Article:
ZIMSEC O Level Business Studies Notes: Business Finance and Accounting: Break even analysis the graphical method example
 As has been pointed out there are two approaches to break even analysis
 In this post we will look at the graphical method
 To help make matters clear we will make extensive use of an example below
Shona runs a takeaway pizza business. She has estimated that she can produce as many as
1000 pizzas per week although she is only selling 700 on average at present. Shona recently
looked again at her costs and prices. These are shown in Table 1.
Direct cost per pizza  $4 
Weekly overheads  $1800 
Selling price per pizza  $7 
Required:
 Give an example of Shona’s:
 Variable Cost
 Fixed Cost
 Draw a weekly break even chart for Shona’s Pizzaria
Solution:
 If this were an example you would only be required to give an example but we have provided a definition and multiple examples for your benefit:
 Variable costs are costs which vary according to the level of production all direct costs are variable costs. For Shona variable costs can come in the form of flour/dough, salt, sugar, toppings etc
 Fixed costs are costs that do not vary with the level of production in the short run for example rent for the Pizzaria, lighting expenses etc
 We will now draw the chart:
 When drawing a break even chart you need to plot the following lines:
 The Total Variable Cost line (VC)
 The Total Fixed Cost line (FC)
 The Total Cost line (TC)
 The Sales Revenue line (SR)
 First you need to determine an appropriate scale for both the x and y axis of your graph
 Drawing graphs/charts is part science part art but there is a logic to it
 Your graph should be as large as possible and cover the alloted space
 To determine the scale for the x (horizontal axis):
 Determine the minimum and maximum values to be shown
 The minimum value is 0 pizzas(units)
 The maximum value is 1000 pizzas(units) this is the maximum level of activity Shona cannot produce more pizzas than this
 Count the number of bold borderlined squares on the graph paper from the left to the right
 Now the scale would be:
 \mathrm{\dfrac{(Maximum \quad ValueMinimum\quad Value)}{Number \quad of\quad Squares}}
 In our example there were 5 squares counting horizontally now in that instance the scale was:
 \mathrm{\dfrac{10000}{5}}
 200
 This means each large square will represent 200 pizzas (units) horizontally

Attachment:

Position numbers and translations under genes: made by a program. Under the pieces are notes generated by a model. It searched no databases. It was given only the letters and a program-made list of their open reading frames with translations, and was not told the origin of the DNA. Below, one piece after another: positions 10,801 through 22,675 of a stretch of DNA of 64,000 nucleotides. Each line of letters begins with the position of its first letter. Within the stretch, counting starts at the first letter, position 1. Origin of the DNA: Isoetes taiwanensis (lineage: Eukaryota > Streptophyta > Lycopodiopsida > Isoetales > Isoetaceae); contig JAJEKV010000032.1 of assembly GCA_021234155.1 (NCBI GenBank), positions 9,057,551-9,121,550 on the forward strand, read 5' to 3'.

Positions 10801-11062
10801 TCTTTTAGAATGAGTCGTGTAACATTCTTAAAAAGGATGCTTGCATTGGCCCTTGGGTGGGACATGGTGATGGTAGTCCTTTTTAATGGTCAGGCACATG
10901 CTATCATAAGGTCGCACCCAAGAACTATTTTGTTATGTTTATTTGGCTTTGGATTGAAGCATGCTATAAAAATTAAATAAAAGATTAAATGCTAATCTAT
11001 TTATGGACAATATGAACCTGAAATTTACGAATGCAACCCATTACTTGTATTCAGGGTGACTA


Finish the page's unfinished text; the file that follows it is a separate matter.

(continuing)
For the yaxis:
 Obtain the maximum possible value using the formula:
 \mathrm{Selling\quad Price\quad Per\quad Unit\quad x\quad Maximum\quad Activity\quad Level}
 \mathrm{7 x 1000}
 $7000
 If you count the squares in above grid from the bottom to the top you will get 5 and using the above formula you will get
 1400 i.e each large square would represent $1400
 You could go ahead and use this scale but things will be a bit unkempt on the y axis
 A more neat solution would be to use $1000 as the maximum value
 This would yield:
 1000 i.e. each large square would represent $1000
 The next step is to create a table of values:
Output  0  200  400  600  800  1000 
FC  1800  1800  1800  1800  1800  1800 
VC  0  800  1600  2400  3200  4000 
TC  1800  2600  3400  4200  5000  5800 
SR  0  1400  2800  4200  5600  7000 

 If you are wondering how we came up with the output levels to put in the table here is how we did it:
 The fixed costs are fixed so the value does not change
 \mathrm{Total\quad Variable\quad Costs (VC)=4 x Level\quad of\quad Activity}
 \mathrm{Sales\quad Revenue (SR)= 7 x Level\quad of\quad Activity}
 Now that we have a table draw the xaxis and the yaxis
 Plot each line onto the graph
 Join each point using a ruler
 Below is the result

 To avoid clutter we have avoided showing the margin of safety
 It would be shown by drawing a vertical line down through the break even point
 Another line would be drawn down the maximum level of output
 The result is depicted as below:

NB The last graph is for illustration only the solution is shown in the graph above it:

NB An alternative depiction using lighter colors
To learn about Break Even Analysis using formulae instead click here
To access more topics go to the O Level Business Notes